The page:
Beethoven's Pathetique Sonata is one of the composer's most beautiful and haunting pieces...
He wrote the tragic piano piece early in his life, and it's continued to capture listeners' hearts for over 200 years.
It was the piece that first got me hooked on Beethoven's music, and inspired me to start learning piano.
Beethoven wrote the Pathetique sonata in 1798, when he was 27 years old. It was his 8th piano sonata (he certainly churned them out!).
He published it properly the next year as his Opus 13, with a dedication to his buddy the Austrian Prince Karl von Lichnowsky.
The composer wrote the sonata at a rather interesting time in musical history...
Back in 1798, it was still the glory days of the 'Classical era'. Composers at the time were spinning out highly technical, exquisitely formal musical trinkets in the styles perfected by the likes of Mozart (click for biography) and Haydn.
But Beethoven was already showing a gleam of his future rule-smashing self. The Pathetique follows all the composing rules of the day, but has an extra dimension of expression and emotion which strikes the heart. Beethoven the 'master of passion' is starting to emerge!
It was this melancholy character that inspired the piece's nickname. Pathetique wasn't actually Beethoven's idea - his publisher invented it, coming up with the extravagant title Grande Sonate Pathetique. The name stuck.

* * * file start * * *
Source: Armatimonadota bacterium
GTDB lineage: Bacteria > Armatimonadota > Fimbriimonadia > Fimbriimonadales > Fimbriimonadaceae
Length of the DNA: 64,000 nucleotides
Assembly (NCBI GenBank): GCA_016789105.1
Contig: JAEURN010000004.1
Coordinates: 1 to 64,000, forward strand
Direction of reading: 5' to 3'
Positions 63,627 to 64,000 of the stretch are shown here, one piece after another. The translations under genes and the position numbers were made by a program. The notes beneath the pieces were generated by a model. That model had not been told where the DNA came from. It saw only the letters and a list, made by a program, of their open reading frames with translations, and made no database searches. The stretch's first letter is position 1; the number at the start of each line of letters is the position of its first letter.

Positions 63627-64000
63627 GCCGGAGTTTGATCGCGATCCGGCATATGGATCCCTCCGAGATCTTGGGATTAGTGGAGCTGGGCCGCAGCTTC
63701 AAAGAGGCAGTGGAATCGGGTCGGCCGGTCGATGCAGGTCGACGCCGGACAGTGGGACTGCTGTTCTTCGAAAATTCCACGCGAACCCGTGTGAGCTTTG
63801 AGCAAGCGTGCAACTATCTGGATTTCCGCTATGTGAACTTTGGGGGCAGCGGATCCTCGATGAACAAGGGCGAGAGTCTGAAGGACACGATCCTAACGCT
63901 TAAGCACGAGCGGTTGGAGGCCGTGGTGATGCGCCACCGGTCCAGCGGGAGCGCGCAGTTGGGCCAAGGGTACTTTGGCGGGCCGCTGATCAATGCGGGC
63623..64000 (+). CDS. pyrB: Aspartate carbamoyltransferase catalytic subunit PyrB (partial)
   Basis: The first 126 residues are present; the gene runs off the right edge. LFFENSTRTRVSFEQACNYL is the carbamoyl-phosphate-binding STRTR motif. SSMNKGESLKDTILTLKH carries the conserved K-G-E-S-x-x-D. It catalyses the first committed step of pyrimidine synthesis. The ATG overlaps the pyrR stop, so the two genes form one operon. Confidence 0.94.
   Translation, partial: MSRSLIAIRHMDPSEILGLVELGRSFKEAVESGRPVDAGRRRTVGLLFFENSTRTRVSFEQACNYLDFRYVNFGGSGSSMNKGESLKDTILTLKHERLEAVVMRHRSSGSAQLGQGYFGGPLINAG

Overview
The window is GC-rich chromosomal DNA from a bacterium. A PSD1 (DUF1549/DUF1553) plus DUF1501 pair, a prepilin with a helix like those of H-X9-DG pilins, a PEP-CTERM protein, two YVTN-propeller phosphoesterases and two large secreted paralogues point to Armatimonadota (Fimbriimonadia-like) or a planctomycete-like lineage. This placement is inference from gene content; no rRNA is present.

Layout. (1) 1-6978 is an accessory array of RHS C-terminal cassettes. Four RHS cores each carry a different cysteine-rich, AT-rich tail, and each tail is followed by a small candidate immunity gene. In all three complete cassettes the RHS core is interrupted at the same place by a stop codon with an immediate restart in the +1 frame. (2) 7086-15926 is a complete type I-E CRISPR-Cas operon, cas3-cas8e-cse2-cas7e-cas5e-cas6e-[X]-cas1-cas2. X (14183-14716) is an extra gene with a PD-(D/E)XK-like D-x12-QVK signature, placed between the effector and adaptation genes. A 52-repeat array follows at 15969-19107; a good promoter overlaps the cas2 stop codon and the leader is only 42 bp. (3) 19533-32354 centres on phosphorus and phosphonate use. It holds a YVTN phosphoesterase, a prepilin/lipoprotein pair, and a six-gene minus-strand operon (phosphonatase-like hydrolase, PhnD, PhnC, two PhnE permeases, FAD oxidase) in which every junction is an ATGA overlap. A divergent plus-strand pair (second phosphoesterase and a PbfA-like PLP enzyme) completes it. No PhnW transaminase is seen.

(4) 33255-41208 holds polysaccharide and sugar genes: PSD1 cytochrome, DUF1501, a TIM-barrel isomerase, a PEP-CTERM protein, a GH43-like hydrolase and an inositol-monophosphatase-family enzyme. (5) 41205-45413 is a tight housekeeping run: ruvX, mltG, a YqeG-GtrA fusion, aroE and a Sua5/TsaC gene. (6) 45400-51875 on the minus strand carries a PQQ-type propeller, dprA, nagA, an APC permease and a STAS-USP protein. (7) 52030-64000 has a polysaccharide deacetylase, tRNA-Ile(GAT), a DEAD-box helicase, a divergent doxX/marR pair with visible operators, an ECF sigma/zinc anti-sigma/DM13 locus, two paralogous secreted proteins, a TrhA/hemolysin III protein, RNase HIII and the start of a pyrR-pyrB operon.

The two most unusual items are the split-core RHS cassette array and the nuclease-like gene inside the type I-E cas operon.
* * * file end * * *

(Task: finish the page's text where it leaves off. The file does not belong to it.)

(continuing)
We return several times to the dramatically suspenseful opening crashes, before finishing in a ferocious blaze.
The movement is in Beethoven's favorite key of C minor, which he wrote most of his gloomy and powerful music in.
This melody is played three times, each time with a more complex accompaniment. There are also little contrasting sections which give away the fact the the sonata was written in the 18th century. If they weren't there, the movement easily sounds like it could have come 100 years later!
What's going on there, Beethoven?! We also hear a little snippet of the singing melody from movement number 2, so in a way this movement brings everything from the sonata together.
Alfred Brendel takes the piece slightly more slowly than usual, but with a huge amount of passion and depth. He somehow manages to inject the music with superhuman intensity. Brendel recorded several versions of the Pathetique, but my favorite of all is his first one on Vox.
Artur Schnabel has a more relaxed interpretation than Brendel, with a highly personal and introspective approach. It's intellectual but easily accessible as well.
The recording is from the 30s (on the Classical Masters label) and has somewhat bad sound quality, but the spirit of the performance shines through that.
And finally, the Chilean pianist Claudio Arrau, who recorded Beethoven's full cycle of sonatas in the 90s. His interpretation of the Pathetique sonata is full of richness and granduer, and an interestingly polished violent sound in the faster movements. Great stuff!
You might be interested in these other pieces composed by Beethoven:
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